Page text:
Keith Rankin's Thursday Column: Valuing Lives
Keith Rankin's Thursday Column
24 August 2000
The tragedy of the Russian submarine 'Kursk' reveals much about how our value systems have changed, for the better, in 100 years. Economic development, democracy, press freedom, and globalisation have created a world in which the slaughter of human beings (and, indeed, animals and ecosystems) is, increasingly, becoming unacceptable.
In the west, 100 years ago we (the British) invented concentration camps. 85 years ago we suicided our youth in places like Gallipoli and Paschendale. National prestige meant everything; human life meant virtually nothing.
In 1904, to show Europe that Russia had joined the industrial club of nations, the Russian navy sailed 270 degrees of the globe to kill some Japanese. Unfortunately for the Russian sailors, Japan had also industrialised, and it was thousands of young Russian men who lost their lives. Russia lost her whole navy to, they thought, a bunch of Asian easybeats. Men were physically expendable. In that era there were no tears for foreign deaths, and few public tears for suicided compatriots.
Russia changed less rapidly than most of the world last century. The gap between the value the Russian authorities placed on Russian lives and the values westerners placed on Russian lives could not have been more stark. The encouraging news is that the Russian people are rejecting the "young men are expendable" values of their leaders, dragging them into the 21st century. And the west defends itself by hurrying, without playing games, to Russia's aid. Openness is security.
Already most 20th century wars have become unthinkable. We could no longer turn a blind eye to the military slaughtering of thousands of soldiers and civilians, as in, for example, Spain (1930s), Algeria (1950s), Vietnam (1960s), Cambodia (1970s), Argentina ("Dirty War", c.1973-83), Lebanon (1980s). In New Zealand this year, one soldier's death has drawn more attention than any deaths in Vietnam ever did. In 1914-18, we even gave the British generals permission to shoot our soldiers.
It was only as far back as the 1950s that African Americans were hunted and lynched, much as English gentlemen used to (and a few still do) get their kicks from terrorising foxes.
We still have some way to go. Ethnic Europeans empathise more easily with drowning Russians than with macheted Rwandan peasants. And even this year Ethiopian soldiers were being slaughtered in their thousands as they were commanded to go "over the top" World War 1 style, in a series of battles for bits of real estate disputed with Eritrea.
Ethnic Europeans are however getting much better in their ability to empathise with black and brown people. East Timor certainly showed that in 1999. Contrast our indifference in 1975.
Civilising periods have existed in the past. But they haven't lasted.
Albert Hirschman wrote a brilliant book in 1977 ("The Passions and the Interests") about the promotion of commerce as a civilising influence from the time of Machiavelli (15th century) to the time of Adam Smith and the French/Scottish Enlightenments (late 18th century). Mammon, it turned out, had a civilising agenda.
As economies grew, people became wealthier. They had more to lose. And, as international trade progressed, national economic interests were mutualised. Interdependence emerged. Then the arrival of industrial capitalism coincided with the emergent nationalism arising from the Napoleonic Wars and later with racist social Darwinism. Each European country (and Japan and USA) sought to create a national military-industrial complex. Values of mutual respect for human life were discarded. Nations sought to carve the world into European empires.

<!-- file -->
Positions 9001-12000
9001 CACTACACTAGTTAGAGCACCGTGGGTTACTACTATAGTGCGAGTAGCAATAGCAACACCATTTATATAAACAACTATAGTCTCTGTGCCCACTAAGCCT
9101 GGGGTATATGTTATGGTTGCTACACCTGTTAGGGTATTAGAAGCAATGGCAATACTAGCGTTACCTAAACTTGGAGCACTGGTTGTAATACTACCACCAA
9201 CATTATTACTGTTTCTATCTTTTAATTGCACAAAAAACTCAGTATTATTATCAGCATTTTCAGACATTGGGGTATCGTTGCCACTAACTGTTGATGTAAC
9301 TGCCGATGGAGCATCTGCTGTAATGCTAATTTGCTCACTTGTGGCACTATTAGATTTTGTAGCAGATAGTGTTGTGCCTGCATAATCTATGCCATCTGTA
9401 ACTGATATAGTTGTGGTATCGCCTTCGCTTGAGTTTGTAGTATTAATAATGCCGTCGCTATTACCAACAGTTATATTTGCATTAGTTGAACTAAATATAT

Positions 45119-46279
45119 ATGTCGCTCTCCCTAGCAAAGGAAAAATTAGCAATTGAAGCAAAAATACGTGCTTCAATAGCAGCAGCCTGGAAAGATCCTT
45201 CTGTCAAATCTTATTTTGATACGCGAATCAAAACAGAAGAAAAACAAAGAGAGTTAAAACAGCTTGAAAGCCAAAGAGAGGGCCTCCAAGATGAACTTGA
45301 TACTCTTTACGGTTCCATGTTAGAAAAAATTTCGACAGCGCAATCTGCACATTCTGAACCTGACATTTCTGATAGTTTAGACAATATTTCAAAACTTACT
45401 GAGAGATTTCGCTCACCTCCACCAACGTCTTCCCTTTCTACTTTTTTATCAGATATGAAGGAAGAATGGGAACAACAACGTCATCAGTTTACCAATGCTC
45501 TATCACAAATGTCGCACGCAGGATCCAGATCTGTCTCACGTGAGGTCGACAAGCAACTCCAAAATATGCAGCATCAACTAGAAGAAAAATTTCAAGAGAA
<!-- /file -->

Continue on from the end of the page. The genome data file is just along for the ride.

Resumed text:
Nationalist collectivism is one enemy of the kind of human enlightenment that distinguishes the 2000 'fin de siécle' from that of 1900. The other is 'barbarism'. By barbarism, I mean societies which reflect the values of Paschendale; the values which consign young men to their deaths as if they are just pawns to some strongman's ambitions of conquest.
History reveals plenty of examples of barbarian conquests of economically advanced societies. Even the unification of Germany was a hegemony over advanced western Germany by the economically backward Prussians who regarded human beings as expendable. 'Barbarians' are willing to sustain losses that civilised societies would never countenance.
It is so important, therefore, that the civilising process that has been going on through most of the 20th century is able to draw all nations into its fold. When Russian leaders value Russian lives as much as Western Europeans do, when China respects human rights, when sectarian murders in Algeria and Indonesia are no longer ignored by the rest of the world, then there will be no barbarians.
Long-run world peace depends on the emergence of an inclusive global community - a common-wealth - committed to, among other things, an unconditional respect for life. That represents a challenge to create a new world military order: to create peace, not war; to soften rather than to defend the physical and mental borders that separate 'nations'; to facilitate the emergence of an empathic multicultural world order.
New Zealand needs defence forces as much as ever. In East Timor, our army is engaged in forward defence. New Zealand soldiers are on the front line of the 'battle' to ensure the Javanese "Prussians of the East" will not lapse into a modus operandi that cheapens Indonesian lives.
Military adventuring is undertaken by societies divorced from the global economy, and who regard their own people as expendable. International security in the 21st century will be about promoting a universal respect for life. That means a willingness by nations to gift peace-making and peace-keeping forces to trouble-spots before they fester.
© 2000 Keith Rankin
Thursday Column Archive (2000): http://pl.net/~keithr/thursday2000.html